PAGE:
Denver's Parks and Recreation facilities include over 100 miles of trails and parks covering more than 20,000 acres of space. But what exactly does that mean for you? Basically, that finding somewhere to exercise in the Mile High is as simple as walking outside your door. Which may explain why this city is one of the fittest in the nation. Before you shell out cash to join a putrid, humid, over-crowded gym, check out these totally free spots to workout at (and get that summer bod on point).
Civic Center MOVES
Civic Center Park
Yoga, cardio, strength training... whatever kind of workout you’re looking for, you can probably find a class offered by Civic Center MOVES, a fitness series that runs April 25th through October 6th, 2016. With morning, lunchtime, and evening options, there are no excuses for missing out on these free sessions. Each class is open to anyone of any fitness level. All you need to do is show up ready to meet some new people and break a sweat.
Denver Public Libraries
All over Denver
Did you know that you can find fitness classes there for free here? From yoga to Zumba, you never know what you'll find on the schedule, so check it frequently. Most classes don't even require registration or advanced notice, so all you need to do it throw on your sneakers and head out for a healthy dose of heart-pumping.
Cherry Creek Reservoir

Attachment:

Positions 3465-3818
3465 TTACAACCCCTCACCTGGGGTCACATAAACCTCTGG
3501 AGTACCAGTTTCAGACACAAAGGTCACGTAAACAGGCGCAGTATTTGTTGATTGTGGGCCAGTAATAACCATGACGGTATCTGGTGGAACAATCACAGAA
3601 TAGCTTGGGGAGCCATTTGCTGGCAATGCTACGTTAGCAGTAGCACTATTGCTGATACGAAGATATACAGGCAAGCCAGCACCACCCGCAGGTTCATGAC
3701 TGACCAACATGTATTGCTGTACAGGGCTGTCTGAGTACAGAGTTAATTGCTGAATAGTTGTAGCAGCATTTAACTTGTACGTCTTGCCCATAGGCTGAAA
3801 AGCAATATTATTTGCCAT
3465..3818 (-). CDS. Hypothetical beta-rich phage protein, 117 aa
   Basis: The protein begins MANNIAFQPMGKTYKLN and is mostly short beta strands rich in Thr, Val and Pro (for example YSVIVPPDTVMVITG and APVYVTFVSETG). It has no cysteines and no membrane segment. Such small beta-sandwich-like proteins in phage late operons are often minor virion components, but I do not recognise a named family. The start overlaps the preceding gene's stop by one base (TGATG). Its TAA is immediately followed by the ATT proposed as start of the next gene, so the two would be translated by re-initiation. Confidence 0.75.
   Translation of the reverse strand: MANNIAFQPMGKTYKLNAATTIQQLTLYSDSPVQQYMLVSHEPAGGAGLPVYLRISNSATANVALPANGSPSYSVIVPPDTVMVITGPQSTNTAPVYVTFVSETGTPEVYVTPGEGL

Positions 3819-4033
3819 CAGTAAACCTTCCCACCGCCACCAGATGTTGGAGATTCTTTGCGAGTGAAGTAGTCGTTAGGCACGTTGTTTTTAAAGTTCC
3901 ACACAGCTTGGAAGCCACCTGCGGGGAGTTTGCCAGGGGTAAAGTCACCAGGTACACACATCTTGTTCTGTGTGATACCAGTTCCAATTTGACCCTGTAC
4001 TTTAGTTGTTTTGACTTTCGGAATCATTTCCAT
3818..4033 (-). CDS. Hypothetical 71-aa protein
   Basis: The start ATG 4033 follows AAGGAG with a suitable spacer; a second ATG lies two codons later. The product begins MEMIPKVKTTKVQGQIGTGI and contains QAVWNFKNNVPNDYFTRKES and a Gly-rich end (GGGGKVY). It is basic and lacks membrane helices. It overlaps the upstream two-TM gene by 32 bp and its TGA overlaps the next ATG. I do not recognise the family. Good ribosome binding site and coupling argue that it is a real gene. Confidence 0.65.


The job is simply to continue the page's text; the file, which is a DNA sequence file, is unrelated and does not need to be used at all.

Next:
Aurora/Denver Tech Center
Yes, it costs money to get into Colorado’s state parks, but we love Cherry Creek State Park because of its close proximity to residential areas. This means you can easily park and avoid the entrance fee by entering on foot (or bike, or roller skates... or whatever you’re into). Once you’re in, you’ve got access to a 4,200 acres natural oasis which also includes Cherry Creek Reservoir. In the winter, trails can also be used for cross-country skiing, and in the summer, you can swim in Cherry Creek Reservoir (but plan your swimming session for the early morning to avoid the crowds of kids).
You probably know that Red Rocks is the epitome of amazing concert venues, but for anyone who's lucky enough to live nearby, it's also a mecca for free fitness. At 6,400ft above sea level, it's more than a mile high above sea level making an already tough workout even more challenging. Whether you hike the trails that surround the amphitheater itself or opt to hit the 380 steps in front of the main stage, you're in for one of the most breathtaking (literally and figuratively) workouts of your life.
From pre-dawn to late night -- no matter the weather -- you will always find people jogging at Wash Park. Sure, some are biking too... or shooting hoops... or meeting up for a weekly volleyball game, BUT runners in particular flock here, and you should be joining them. Why? The main trail around the park is about three miles, a respectable but not-crazy-intense loop, there are plenty of non-porta-potty bathrooms, and the people-watching opportunities alone will keep you entertained mile after gross, sweaty mile.
Cherry Creek Trail
Confluence Park to Franktown
A trip down the entire stretch of this 40 mile-long trail will take you from the heart of downtown straight through the southern suburbs to Franktown, a small community south of Parker that many Denverites have never ventured to. The route is heavily used to get around the central part of town, but as you move toward the Cherry Creek Reservoir, expect to find a bit more solitude along with some wildlife as animals like coyote and deer make regular appearances. Whether you bike, jog or walk, this trail gives you a glimpse of Denver's diverse landscapes.